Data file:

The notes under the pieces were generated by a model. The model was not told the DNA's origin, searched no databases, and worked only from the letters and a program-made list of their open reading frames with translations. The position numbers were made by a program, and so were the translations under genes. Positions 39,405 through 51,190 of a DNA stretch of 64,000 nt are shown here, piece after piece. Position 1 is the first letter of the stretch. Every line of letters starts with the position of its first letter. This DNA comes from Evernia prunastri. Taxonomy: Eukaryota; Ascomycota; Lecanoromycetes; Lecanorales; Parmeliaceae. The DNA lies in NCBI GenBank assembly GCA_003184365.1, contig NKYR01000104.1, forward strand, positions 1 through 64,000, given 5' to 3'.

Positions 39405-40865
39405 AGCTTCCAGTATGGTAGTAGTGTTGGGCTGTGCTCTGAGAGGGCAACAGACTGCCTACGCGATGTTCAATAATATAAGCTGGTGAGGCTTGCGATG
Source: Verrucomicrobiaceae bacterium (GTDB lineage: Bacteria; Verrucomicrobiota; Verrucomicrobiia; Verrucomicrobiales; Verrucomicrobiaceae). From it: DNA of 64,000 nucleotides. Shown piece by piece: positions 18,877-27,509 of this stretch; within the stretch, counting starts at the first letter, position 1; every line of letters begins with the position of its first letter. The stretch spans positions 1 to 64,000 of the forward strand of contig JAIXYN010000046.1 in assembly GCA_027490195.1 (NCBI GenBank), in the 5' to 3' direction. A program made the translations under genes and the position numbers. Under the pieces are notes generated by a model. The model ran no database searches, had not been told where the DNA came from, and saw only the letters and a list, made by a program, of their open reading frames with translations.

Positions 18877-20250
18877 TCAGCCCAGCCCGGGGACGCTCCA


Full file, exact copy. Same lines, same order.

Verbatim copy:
The notes under the pieces were generated by a model. The model was not told the DNA's origin, searched no databases, and worked only from the letters and a program-made list of their open reading frames with translations. The position numbers were made by a program, and so were the translations under genes. Positions 39,405 through 51,190 of a DNA stretch of 64,000 nt are shown here, piece after piece. Position 1 is the first letter of the stretch. Every line of letters starts with the position of its first letter. This DNA comes from Evernia prunastri. Taxonomy: Eukaryota; Ascomycota; Lecanoromycetes; Lecanorales; Parmeliaceae. The DNA lies in NCBI GenBank assembly GCA_003184365.1, contig NKYR01000104.1, forward strand, positions 1 through 64,000, given 5' to 3'.

Positions 39405-40865
39405 AGCTTCCAGTATGGTAGTAGTGTTGGGCTGTGCTCTGAGAGGGCAACAGACTGCCTACGCGATGTTCAATAATATAAGCTGGTGAGGCTTGCGATG
Source: Verrucomicrobiaceae bacterium (GTDB lineage: Bacteria; Verrucomicrobiota; Verrucomicrobiia; Verrucomicrobiales; Verrucomicrobiaceae). From it: DNA of 64,000 nucleotides. Shown piece by piece: positions 18,877-27,509 of this stretch; within the stretch, counting starts at the first letter, position 1; every line of letters begins with the position of its first letter. The stretch spans positions 1 to 64,000 of the forward strand of contig JAIXYN010000046.1 in assembly GCA_027490195.1 (NCBI GenBank), in the 5' to 3' direction. A program made the translations under genes and the position numbers. Under the pieces are notes generated by a model. The model ran no database searches, had not been told where the DNA came from, and saw only the letters and a list, made by a program, of their open reading frames with translations.

Positions 18877-20250
18877 TCAGCCCAGCCCGGGGACGCTCCA